I just saw the film, the score fits its dull, generic but efficient nature perfectly. The theme is heard (well, only half of it) over the title card, just as in the album, then in full as a triumphant jingle during a TV show.

  10. ANDRÉ - CAPE TOWN. (Reply) on Sunday 9 February, 2014 at 10:20

    Great review James of BROMFMAN’s “obscenely generic” score…and I agree with the postings of Clemery, Jens & Manilaman as we vent about an unhealthy virus of laziness & unoriginality that has consumed so many composers. You refer, James, to 0’50” of memorable & creative scoring on this otherwise forgetful album…those precious seconds refer to BASIL POLEDOURIS’ heroic RoboCop theme being reprised…BUT there’s a Hollywood composer who made rather unkind & nasty comments about POLEDOURIS’ score. In a Jan 30th 2014 reprinting of a 1994 interview with JOEL GOLDSMITH by David Hirsch, reference is made to STARLOG MAGAZINE #172 Nov 1991 > Hirsch, interviewing LEONARD ROSENMANN [he had scored RoboCop 2] comments “although I found him to be a very nice person, he had the most amazing aura of bitterness when it came to the people he had worked with AND his fellow composers. I was particularly taken aback by ROSENMAN’s lack of respect for the work of fellow RoboCop composer BASIL POLEDOURIS.” Hirsch goes on to say that POLEDOURIS [being interviewed for RoboCop 3] refused to comment on ROSENMAN’s score or his critical jabs.// I’m thrilled, James, that your hómagé to POLEDOURIS’ music in this review, is so accurate & heartfelt.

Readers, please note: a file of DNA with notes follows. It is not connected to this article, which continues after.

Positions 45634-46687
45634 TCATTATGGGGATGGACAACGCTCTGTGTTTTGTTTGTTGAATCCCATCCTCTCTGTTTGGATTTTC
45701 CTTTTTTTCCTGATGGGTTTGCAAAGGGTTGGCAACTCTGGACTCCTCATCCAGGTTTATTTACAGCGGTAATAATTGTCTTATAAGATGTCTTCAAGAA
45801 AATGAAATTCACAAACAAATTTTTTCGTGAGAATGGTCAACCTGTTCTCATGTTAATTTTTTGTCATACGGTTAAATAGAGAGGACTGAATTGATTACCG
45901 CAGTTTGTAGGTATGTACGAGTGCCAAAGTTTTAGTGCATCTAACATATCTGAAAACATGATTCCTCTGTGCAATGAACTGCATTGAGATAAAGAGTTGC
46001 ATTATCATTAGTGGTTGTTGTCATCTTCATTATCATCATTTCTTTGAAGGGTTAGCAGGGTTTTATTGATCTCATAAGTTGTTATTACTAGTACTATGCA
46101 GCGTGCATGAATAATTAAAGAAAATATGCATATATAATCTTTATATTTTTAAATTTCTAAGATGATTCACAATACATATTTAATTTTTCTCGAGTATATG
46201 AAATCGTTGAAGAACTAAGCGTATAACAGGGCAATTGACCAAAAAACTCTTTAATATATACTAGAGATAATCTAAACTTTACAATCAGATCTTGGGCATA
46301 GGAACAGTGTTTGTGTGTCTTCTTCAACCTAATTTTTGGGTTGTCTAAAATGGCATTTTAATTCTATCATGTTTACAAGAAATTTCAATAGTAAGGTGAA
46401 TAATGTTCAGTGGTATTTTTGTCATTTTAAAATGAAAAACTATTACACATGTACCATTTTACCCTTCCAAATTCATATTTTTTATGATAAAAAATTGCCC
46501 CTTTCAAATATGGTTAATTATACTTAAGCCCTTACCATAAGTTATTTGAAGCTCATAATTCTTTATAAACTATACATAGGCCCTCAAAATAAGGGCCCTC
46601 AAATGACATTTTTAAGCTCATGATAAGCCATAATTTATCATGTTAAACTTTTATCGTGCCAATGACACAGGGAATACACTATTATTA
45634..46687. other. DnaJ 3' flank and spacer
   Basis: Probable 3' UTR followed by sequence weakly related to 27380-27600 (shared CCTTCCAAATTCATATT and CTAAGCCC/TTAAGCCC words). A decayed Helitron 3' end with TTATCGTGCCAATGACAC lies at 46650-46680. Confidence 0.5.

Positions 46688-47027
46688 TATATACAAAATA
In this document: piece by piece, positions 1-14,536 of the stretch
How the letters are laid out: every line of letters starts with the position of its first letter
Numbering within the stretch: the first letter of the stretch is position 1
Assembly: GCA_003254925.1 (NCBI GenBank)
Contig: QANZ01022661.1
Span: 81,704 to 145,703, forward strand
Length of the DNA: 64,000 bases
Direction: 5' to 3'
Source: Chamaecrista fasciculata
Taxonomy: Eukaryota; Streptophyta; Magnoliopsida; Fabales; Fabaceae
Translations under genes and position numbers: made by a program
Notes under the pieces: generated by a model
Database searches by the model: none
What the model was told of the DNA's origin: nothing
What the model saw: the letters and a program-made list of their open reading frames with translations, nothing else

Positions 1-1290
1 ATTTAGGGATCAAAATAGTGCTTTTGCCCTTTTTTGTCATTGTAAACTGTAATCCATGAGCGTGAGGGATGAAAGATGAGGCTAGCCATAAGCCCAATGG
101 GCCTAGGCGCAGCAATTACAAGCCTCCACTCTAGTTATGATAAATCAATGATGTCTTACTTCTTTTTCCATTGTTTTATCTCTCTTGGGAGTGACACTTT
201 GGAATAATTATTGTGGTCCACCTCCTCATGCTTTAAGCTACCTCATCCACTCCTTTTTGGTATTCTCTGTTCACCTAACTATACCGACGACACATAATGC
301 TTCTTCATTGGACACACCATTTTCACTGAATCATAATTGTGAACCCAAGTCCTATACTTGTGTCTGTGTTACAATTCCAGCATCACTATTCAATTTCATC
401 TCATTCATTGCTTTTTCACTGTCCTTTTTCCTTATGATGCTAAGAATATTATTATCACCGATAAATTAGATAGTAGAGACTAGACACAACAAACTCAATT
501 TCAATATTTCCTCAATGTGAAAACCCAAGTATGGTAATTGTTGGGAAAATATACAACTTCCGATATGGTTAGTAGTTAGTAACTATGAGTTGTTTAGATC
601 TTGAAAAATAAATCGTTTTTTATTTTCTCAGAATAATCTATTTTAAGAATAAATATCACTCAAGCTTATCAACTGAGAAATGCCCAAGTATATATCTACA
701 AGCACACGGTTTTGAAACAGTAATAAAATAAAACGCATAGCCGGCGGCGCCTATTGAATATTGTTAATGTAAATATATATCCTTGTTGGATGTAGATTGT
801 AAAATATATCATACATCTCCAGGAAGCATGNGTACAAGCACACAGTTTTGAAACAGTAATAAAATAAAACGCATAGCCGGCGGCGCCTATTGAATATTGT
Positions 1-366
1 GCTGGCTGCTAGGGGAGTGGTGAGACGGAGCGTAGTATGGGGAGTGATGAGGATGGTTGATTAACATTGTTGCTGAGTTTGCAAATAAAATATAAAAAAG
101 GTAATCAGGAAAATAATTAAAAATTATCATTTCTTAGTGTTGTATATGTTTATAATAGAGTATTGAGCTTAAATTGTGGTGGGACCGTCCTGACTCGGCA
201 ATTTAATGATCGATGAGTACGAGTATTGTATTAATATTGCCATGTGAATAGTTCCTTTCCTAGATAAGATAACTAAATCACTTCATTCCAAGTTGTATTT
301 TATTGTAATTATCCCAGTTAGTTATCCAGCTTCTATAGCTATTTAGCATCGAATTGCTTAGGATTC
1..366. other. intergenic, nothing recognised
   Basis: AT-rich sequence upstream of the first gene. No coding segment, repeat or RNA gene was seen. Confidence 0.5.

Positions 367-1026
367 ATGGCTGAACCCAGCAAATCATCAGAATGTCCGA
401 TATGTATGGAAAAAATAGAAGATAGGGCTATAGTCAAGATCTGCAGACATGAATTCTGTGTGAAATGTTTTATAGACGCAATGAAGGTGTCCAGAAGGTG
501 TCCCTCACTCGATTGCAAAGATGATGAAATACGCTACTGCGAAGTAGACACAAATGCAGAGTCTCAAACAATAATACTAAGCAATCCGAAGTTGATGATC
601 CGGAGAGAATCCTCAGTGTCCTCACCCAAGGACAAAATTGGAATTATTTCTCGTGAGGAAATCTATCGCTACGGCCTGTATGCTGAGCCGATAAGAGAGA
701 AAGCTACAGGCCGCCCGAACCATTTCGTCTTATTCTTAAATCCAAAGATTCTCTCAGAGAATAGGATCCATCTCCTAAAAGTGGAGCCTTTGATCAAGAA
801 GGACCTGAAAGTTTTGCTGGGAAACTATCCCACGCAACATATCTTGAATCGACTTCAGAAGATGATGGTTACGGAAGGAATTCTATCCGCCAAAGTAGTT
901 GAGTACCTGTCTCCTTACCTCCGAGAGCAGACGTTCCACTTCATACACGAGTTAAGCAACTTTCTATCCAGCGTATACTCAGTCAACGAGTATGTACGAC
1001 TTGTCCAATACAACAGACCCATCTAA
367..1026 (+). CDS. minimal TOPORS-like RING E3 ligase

11. Edmund Meinerts (Reply) on Sunday 9 February, 2014 at 12:11

    Rosenman is kind of legendary for his enormous ego, Andre, hence those comments from him come as absolutely no surprise whatsoever.

  12. ANDRÉ - CAPE TOWN. (Reply) on Monday 10 February, 2014 at 08:33

    I totally agree Edmund…however, the remarks [re POLEDOURIS’ RoboCop score] by ROSENMAN were so vicious that JOEL GOLDSMITH sent copies of the interview to members of the Hollywood community (including JERRY GOLDSMITH). As Hirsch says “JOEL may have felt that I allowed ROSENMAN to put his foot in his mouth – but I did all I could to keep it from coming out of his arse.” And the moment the recording device starte rolling, JOEL added “BASIL POLEDOURIS is a fucking genius! Now we’ve got that down in print!”

  13. Jens (Reply) on Monday 10 February, 2014 at 10:16

    Rosenmann thought having the chorus sing the word “Robocop” was a good idea, so don’t much value his opinion on the matter. Granted, his score for Robocop 2 isn’t awful, but it doesn’t hold a candle to Poledouris’.

  14. Jens (Reply) on Monday 10 February, 2014 at 14:55

    Found the complete text of Starlog #172 on the Internet Archive:

    Here’s some choice quotes from Leonard Rosenman.

    On style:

    “Well, that’s my style. First of all, you have to understand that — not as far as Goldsmith is concerned — but most of these other people don’t have their own style. Horner certainly doesn’t. They’re very good, but my style existed before I went into films. I came in as a concert composer, and you need to be a trained concert composer to wind up with a style. You can’t get it in film; it’s not possible.”

    On being accused of not being a modern composer:

    “I’ve gotten that criticism from rather stupid critics. It seems to me that The Voyage Home is more modern than any of the other Star Trek films, as far as music is concerned. The other films are basically interchangeable with most other science-fiction films — big themes with electronics that aren’t that extraordinary. If they got someone like Mark Isham instead of Goldsmith or Horner, he would have done something interesting. He’s really a composer for electronic instruments. Someday, I would like to do a score wherein I use electronic music in a way that has never been done before.”

    On RoboCop: